In Ohio, an OVI, otherwise known as a DUI, stands for operating a vehicle under the influence of alcohol or drugs. There are actually two types of OVIs. OVI impaired and OVI Per se.
An officer charges a person with an OVI impaired when in the officer’s subjective opinion the way the person is driving, the way they pull over, how they look, how they smell, what they say to the officer and how they perform on the roadside standardized field sobriety tests indicate that they are too impaired to operate a vehicle.
An officer charges a person with an OVI Per se when they submit to a breath test and the result is higher than 0.08 BAC (blood alcohol concentration), or tests above certain thresholds for either alcohol or drugs on a blood or urine test.
How Can a DUI Defense Lawyer Help Me?
If you’ve been charged with an OVI / DUI, it is critical to know all of your legal rights and options. It can mean the difference in potentially avoiding an OVI conviction, which can make a significant impact on your life. It can also mean the difference in avoiding significant jail time, a lengthy license suspension and many other costly penalties associated with an OVI conviction. For instance, field sobriety tests and breath tests are not infallible, and should not be considered as such.
When you’re charged with OVI / DUI, an experienced criminal defense lawyer may be able to help you avoid some of the more serious consequences of conviction. A lawyer with experience handling OVI / DUI cases in Ohio courts will know what arguments work best and be able to negotiate with prosecutors to try to reduce your charge to one with less serious penalties and that can later be expunged. If the facts and the law are on your side, a lawyer may be able to get your case dismissed.
What Are the Effects of an OVI/DUI Charge and/or Conviction?
A conviction for OVI / DUI in Ohio can cause a ripple effect that touches your life for many years to come. The criminal penalties you face if convicted include possible jail time, fines, loss of your driver’s license, impoundment of your vehicle, and having to use yellow license plates or an ignition interlock on your car.
However, criminal penalties aren’t the only consequences of an OVI / DUI conviction. You may find that your conviction, and the resulting criminal record, creates many unexpected obstacles in your life. An OVI / DUI conviction can’t be expunged in Ohio, meaning it will follow you permanently.
These are just some of the ways an OVI / DUI conviction might affect your life:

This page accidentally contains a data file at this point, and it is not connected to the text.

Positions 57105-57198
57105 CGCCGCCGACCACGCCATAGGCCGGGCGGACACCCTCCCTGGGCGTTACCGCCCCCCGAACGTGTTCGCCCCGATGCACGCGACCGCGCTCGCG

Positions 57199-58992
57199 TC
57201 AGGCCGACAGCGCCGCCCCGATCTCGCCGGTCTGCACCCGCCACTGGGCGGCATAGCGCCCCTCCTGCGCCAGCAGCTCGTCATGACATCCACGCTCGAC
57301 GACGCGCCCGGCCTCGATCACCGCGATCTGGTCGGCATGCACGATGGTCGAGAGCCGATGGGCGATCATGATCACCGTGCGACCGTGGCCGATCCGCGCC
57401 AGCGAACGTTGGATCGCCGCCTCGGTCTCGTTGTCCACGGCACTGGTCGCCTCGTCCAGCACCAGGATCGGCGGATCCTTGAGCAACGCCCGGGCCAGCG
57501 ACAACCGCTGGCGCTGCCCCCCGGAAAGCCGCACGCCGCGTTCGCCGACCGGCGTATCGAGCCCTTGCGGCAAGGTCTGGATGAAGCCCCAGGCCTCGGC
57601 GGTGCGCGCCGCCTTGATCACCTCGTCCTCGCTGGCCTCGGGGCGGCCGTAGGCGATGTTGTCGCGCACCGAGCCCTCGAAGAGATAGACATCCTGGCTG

- Employment — Many employers perform criminal background checks before hiring someone. If a potential employer sees an OVI / DUI in your history, you may not be offered the job, especially if it involves driving at all. Even if you already have a job, when there’s any driving done for the job some employers regularly check employees’ driving records and have internal policies about suspending or terminating someone for an OVI / DUI conviction even when your offense happened on your personal time and in your personal vehicle.
- Housing — People who own or manage rental properties may perform criminal background checks prior to renting to a possible tenant. An OVI / DUI conviction could be a barrier to renting an apartment or a house.
- College Admissions — College applications often will ask whether the applicant has any criminal history. A criminal OVI / DUI conviction may be the difference between an acceptance or a denial in a competitive applicant pool.
- Military Enlistment — If you were planning to join the military, an OVI / DUI conviction may prevent you from enlisting or being inducted.
- Security Clearances — If you are trying to get a government job or contract that requires a security clearance, you may be denied when the background check turns up your OVI / DUI conviction. The conviction could be deemed evidence that you lack sound judgment and can’t be trusted with sensitive or classified material.
- Professional Licenses — A criminal background check iss part of the process for many types of professional licensing applications. A conviction on your record could prevent you from being approved for a license to practice law, medicine, nursing, or other professions.
- Immigration — An OVI / DUI by itself may not affect your immigration status, but when coupled with another charge such as driving under suspension, or a vehicular assault or homicide, you could find yourself facing problems with your green card, resident status, or citizenship application.
- Custody — An OVI / DUI conviction and/or the associated driver’s license suspension could cause issues for you if you’re separated or divorced and in the midst of custody proceedings, especially if your children were in the car when you got pulled over.
- Travel — You could have problems trying to travel internationally with an OVI / DUI on your record. Some countries won’t allow you in if you have a criminal conviction, including for an OVI / DUI.
- Increased Insurance Rates — Every insurance company has its own internal policies about setting rates, but you may find that your insurance company raises your rates or even decides to drop you as too high a risk after an OVI / DUI conviction. You also may need an SR-22 insurance bond after a conviction, which is much more costly than regular insurance.